Good straw makes a most excellent covering for buildings in the country; and as timber is becoming more valuable and slate can only be obtained from considerable distances, it is probable that straw will be used more and more in the future. Thatch makes a warm and durable roof; and owing to its porosity it tends to keep the air in stables and outhouses pure and clear, since the law governing the "Diffusion of the Gases" has full play.
The great objection to thatch is the danger from fire; but it may be rendered comparatively incombustible by soaking it in whitewash made of lime, or whiting and size, in the usual way, to every four gallons of which has been added one pound or rather more of alum. Alum would suffice by itself; but the rain would wash it off. The lime and size form a film over every straw, insoluble in water. If the interior of a thatched roof be kept dry, it will last as long as the timber which supports it.
As regards the durability of thatch under ordinary conditions, Loudon makes the following statement: -
" We have known many roofs of this kind in Scotland which have lasted the length of a farmer's lease (nineteen or twenty-one years) without any repairs; the surface of the thatch becoming covered with growing moss excludes air and moisture, and prevents decomposition."
Thatching is an art which requires a good deal of skill and experience; and the difference between a well-made roof and one that has been put together by an unskillful hand is very great, both as regards efficiency and durability. In many parts of Europe thatching is a regular trade, to which the beginner serves an apprenticeship, as to any of the ordinary trades. The following directions, however, if carefully followed, will enable the amateur to cover a small building in a manner that is at least respectable: -
Rye or wheat straw only should be used, and must be carefully threshed with a flail to leave the straws unbroken. Bind in bundles, distributing the buts of the straws equally to each end of the bundle. A good roof can not be made if the straws all lie one way. It was always customary to make the band three feet long, as this gave a bundle of convenient size for handling. In a dry time we sat the bundles on end and threw water upon them a day or two before we used them.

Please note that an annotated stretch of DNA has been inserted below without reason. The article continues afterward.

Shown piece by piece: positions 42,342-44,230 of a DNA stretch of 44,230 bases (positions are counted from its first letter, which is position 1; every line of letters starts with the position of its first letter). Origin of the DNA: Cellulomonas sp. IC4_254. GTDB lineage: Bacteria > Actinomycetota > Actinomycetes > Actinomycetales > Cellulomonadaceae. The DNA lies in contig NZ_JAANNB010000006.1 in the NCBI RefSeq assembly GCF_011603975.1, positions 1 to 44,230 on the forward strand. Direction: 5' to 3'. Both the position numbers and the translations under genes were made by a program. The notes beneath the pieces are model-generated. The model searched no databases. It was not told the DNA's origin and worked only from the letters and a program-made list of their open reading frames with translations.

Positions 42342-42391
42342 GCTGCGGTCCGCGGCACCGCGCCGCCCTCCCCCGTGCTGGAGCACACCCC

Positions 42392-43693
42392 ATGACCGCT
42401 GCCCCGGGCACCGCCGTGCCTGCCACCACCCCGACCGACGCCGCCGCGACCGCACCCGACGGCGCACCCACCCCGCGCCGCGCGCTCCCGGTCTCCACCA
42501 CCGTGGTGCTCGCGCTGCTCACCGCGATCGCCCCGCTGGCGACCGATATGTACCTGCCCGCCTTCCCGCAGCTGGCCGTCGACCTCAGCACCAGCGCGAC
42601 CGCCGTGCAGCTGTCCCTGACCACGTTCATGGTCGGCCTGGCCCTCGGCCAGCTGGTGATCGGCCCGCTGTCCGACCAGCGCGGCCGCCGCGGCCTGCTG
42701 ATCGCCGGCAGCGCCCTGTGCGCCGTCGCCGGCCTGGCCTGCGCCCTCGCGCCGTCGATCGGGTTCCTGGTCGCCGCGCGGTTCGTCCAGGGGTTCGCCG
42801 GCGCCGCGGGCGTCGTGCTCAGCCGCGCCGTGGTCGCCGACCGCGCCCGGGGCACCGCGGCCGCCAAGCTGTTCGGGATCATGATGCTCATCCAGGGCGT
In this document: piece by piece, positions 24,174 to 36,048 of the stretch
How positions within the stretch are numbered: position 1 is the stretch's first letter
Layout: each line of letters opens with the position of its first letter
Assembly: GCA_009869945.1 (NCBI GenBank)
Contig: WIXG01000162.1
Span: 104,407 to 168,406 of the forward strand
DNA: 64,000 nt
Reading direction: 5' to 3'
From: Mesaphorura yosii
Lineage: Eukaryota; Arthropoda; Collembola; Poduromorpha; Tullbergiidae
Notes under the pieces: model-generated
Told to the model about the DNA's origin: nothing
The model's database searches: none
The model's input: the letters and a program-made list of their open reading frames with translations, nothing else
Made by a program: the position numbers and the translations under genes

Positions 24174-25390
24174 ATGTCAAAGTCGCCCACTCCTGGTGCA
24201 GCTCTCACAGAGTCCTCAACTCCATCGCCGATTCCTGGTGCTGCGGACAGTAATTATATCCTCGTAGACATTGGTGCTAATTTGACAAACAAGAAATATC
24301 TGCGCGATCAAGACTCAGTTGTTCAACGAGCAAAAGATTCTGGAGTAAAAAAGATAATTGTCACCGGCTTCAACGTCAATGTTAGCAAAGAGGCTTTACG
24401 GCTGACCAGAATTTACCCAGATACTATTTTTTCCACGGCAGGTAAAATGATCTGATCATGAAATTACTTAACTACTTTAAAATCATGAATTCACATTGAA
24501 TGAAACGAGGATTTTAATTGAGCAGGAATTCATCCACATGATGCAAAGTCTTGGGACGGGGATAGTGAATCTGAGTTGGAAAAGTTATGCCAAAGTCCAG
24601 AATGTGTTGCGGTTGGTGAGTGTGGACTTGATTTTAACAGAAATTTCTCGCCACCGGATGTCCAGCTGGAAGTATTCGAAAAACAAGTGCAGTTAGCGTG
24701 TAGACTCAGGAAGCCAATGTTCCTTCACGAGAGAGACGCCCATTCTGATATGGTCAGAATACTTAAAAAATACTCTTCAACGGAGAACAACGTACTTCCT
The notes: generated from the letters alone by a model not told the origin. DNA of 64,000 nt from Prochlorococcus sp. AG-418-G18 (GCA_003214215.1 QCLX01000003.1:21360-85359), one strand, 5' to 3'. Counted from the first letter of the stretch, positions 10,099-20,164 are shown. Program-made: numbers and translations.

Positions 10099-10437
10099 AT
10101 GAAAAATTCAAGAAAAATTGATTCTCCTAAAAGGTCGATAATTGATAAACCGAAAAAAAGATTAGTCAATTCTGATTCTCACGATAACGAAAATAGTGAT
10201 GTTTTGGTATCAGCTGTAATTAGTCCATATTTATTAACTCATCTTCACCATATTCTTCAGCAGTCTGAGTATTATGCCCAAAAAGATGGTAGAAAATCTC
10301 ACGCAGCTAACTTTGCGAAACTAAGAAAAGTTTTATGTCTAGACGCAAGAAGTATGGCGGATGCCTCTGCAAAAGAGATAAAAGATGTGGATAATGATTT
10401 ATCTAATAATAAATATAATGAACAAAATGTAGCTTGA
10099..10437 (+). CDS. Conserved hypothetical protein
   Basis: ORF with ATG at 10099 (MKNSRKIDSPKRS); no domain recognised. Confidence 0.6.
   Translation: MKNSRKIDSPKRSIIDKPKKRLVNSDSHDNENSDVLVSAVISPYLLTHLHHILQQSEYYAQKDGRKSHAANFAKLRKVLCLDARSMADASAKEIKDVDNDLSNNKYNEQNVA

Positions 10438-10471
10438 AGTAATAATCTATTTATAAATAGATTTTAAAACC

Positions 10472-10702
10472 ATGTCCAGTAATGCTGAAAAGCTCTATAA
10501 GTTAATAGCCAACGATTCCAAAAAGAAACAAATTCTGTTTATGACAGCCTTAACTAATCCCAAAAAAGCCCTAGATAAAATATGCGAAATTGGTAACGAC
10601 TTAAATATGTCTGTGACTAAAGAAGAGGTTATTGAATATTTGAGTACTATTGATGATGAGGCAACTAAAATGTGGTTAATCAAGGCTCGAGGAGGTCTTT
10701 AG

The rafters are placed in the usual way, and crossed by slats two by two, nailed 14 inches apart, though 12 inches will do equally well.
Begin at the eaves and lay a row of bundles across. Have an iron needle 18 inches long prepared and threaded with oakum 8 feet long. Fasten the thread to the slat and pass the needle through the bundle to a boy stationed under the rafters, making three to four stitches to the bundle. The boy draws the cord up tight, and passes the needle up through again, but on the other side of the slat. By this means the first course is sewed on. Succeeding courses are treated in the same way, being laid so as to overlap the stitching. Lay the heaviest row of straw at the eaves to make it look well. When you come to the ridge, fold the tops of the straw over until you bring up the other side, then get some thin sods, 10 by 14 inches, and 1 1/2- inches thick, and lay them neatly upon the top, using a small piece of board to clap them all slick and smooth. Boards put on like ordinary ridge-boards will do instead of sods, if preferred.
Get the point of an old scythe, about 18 inches long; attach a handle, so that it will be like a long knife, and with it "switch down" the roof all over, to carry off all the loose straws, and trim the others off smooth. If well done, the roof will be as smooth as a board. Stretch a cord along the eaves the whole length of the building, and trim off straight by it, leaving the outside a little lower than the inside, which will prevent its looking thick and heavy.
A roof made in this way will not be injured by wind and rain, and it ought to last from 25 to 30 years in the Middle States.